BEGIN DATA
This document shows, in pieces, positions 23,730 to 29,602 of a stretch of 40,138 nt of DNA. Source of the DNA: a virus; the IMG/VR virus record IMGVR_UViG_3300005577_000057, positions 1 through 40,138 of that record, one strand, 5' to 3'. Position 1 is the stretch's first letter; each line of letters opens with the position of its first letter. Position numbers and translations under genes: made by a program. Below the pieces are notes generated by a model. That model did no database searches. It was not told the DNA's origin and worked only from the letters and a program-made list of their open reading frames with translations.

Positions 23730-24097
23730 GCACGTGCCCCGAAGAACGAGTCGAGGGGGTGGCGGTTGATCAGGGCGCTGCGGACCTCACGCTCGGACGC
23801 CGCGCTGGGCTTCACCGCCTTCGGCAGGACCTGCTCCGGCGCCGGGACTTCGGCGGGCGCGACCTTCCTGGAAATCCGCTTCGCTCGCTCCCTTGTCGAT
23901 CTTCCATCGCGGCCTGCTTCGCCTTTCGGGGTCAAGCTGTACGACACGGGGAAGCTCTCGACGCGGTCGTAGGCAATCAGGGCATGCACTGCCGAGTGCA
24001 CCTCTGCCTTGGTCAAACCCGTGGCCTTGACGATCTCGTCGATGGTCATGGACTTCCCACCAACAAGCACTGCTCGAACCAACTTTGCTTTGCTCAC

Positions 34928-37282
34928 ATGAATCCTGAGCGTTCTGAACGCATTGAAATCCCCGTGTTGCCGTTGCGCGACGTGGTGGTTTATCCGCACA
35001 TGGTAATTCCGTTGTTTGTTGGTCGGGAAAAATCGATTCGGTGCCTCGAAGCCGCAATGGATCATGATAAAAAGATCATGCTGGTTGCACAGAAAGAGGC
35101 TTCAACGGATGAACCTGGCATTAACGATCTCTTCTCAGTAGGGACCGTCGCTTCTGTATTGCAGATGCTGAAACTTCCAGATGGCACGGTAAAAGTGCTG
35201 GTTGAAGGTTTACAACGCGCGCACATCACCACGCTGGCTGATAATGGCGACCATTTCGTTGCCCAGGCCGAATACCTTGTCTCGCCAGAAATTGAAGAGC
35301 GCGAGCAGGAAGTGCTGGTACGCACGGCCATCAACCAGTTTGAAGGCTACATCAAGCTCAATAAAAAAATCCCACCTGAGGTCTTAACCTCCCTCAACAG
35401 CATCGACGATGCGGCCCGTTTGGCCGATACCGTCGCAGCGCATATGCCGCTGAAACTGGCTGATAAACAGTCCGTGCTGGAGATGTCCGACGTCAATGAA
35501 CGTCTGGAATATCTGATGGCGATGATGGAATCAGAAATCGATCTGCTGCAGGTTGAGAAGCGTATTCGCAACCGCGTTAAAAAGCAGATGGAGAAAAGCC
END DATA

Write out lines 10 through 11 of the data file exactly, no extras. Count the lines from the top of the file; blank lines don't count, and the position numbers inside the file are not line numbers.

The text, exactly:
35101 TTCAACGGATGAACCTGGCATTAACGATCTCTTCTCAGTAGGGACCGTCGCTTCTGTATTGCAGATGCTGAAACTTCCAGATGGCACGGTAAAAGTGCTG
35201 GTTGAAGGTTTACAACGCGCGCACATCACCACGCTGGCTGATAATGGCGACCATTTCGTTGCCCAGGCCGAATACCTTGTCTCGCCAGAAATTGAAGAGC